Seoul: US, N. Korea Agree to Second Summit ‘As Soon as Possible’

U.S. Secretary of State Mike Pompeo and North Korean President Kim Jong Un have agreed arrange a second U.S.-North Korea summit “as soon as possible,” South Korea’s presidential office said Sunday.

The announcement Sunday came shortly after Pompeo arrived in Seoul, following his fourth visit to North Korea, where he met with Kim.

Pompeo said the United States and North Korea had agreed to continue talks to determine a specific date and location for the next summit, according to a statement from South Korean President Moon Jae-In’s office.

Moon thanked Pompeo for his visit and expressed his well-wishes for the potential upcoming summit between Kim and President Donald Trump. The two leaders last met in Singapore in June.

“I dearly hope that your latest visit, as well as the upcoming U.S.-North Korea summit, which I hope will be happening soon, will make an irreversible, decisive progress in terms of the denuclearization as well as the peace process.”

Following their meeting a day earlier, Kim was heard saying to the top U.S. diplomat, “I am really pleased for this opportunity. After having a nice meeting, we can enjoy a meal together.”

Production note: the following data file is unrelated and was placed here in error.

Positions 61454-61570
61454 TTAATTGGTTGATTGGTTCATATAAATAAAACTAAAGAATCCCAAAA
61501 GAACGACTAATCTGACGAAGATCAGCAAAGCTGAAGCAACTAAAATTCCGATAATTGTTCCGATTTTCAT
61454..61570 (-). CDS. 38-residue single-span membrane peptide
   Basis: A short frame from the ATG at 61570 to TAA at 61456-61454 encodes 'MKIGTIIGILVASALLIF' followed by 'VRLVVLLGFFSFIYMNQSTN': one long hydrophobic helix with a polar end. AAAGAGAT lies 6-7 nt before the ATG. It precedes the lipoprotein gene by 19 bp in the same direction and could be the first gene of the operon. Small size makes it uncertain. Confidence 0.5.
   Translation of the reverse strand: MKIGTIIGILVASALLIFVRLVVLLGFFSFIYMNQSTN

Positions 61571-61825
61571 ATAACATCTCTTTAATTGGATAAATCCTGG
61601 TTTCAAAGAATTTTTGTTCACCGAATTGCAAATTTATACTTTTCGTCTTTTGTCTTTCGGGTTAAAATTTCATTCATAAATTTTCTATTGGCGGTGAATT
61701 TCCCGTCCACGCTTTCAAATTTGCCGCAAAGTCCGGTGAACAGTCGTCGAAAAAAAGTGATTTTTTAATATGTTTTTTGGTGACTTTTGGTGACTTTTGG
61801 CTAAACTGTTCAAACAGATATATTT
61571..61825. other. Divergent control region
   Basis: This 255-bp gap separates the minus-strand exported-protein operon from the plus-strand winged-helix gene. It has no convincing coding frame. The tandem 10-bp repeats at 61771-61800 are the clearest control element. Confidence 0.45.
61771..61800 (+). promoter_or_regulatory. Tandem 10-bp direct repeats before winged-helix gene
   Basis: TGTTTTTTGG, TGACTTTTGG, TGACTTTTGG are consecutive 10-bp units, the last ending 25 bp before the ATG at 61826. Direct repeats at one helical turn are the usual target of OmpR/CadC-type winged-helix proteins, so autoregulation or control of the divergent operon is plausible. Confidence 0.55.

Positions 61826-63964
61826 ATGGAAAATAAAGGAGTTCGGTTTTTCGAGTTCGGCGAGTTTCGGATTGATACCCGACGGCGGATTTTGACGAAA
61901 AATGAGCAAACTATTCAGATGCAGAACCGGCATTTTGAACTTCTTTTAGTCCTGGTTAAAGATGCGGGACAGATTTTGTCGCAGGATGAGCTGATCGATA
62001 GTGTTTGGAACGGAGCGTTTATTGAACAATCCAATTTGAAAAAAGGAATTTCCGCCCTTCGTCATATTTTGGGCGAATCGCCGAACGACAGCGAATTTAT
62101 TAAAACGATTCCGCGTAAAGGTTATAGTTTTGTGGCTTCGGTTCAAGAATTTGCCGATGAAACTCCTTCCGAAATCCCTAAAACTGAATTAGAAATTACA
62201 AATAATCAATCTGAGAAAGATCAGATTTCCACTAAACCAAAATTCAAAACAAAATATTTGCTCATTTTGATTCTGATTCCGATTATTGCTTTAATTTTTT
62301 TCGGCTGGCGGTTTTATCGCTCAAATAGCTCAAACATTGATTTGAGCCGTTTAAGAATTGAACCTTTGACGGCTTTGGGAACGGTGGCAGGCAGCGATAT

Pompeo tweeted after the meeting, “Had a good trip to #Pyongyang to meet with Chairman Kim. We continue to make progress on agreements made at Singapore Summit. Thanks for hosting me and my team @StateDept”.

Pompeo had said the goal of his meeting with North Korea was “to make sure we understand what each side is truly trying to achieve… and how we can deliver against the commitments that were made” in Singapore where Kim and Trump held their historic summit earlier this year.

On the first leg of Pompeo’s three-day tour of East Asia, he met Saturday with Japanese Prime Minister Shinzo Abe and Foreign Minister Taro Kono about North Korea.

Pompeo said it is important for the two allies to have a “fully coordinated, unified view of how to proceed, which will be what is needed if we are going to be successful on denuclearizing North Korea.”

Abe said he thinks their talks demonstrate to the world the alliance between Japan and the United States is “more robust than ever.”

After Pompeo’s stop in South Korea, he will visit China before heading home.

The Beijing visit could be tense as it comes days after U.S. Vice President Mike Pence delivered a blistering speech accusing China of military aggression, commercial theft, rising human rights violations, and electoral intervention against Trump.

 

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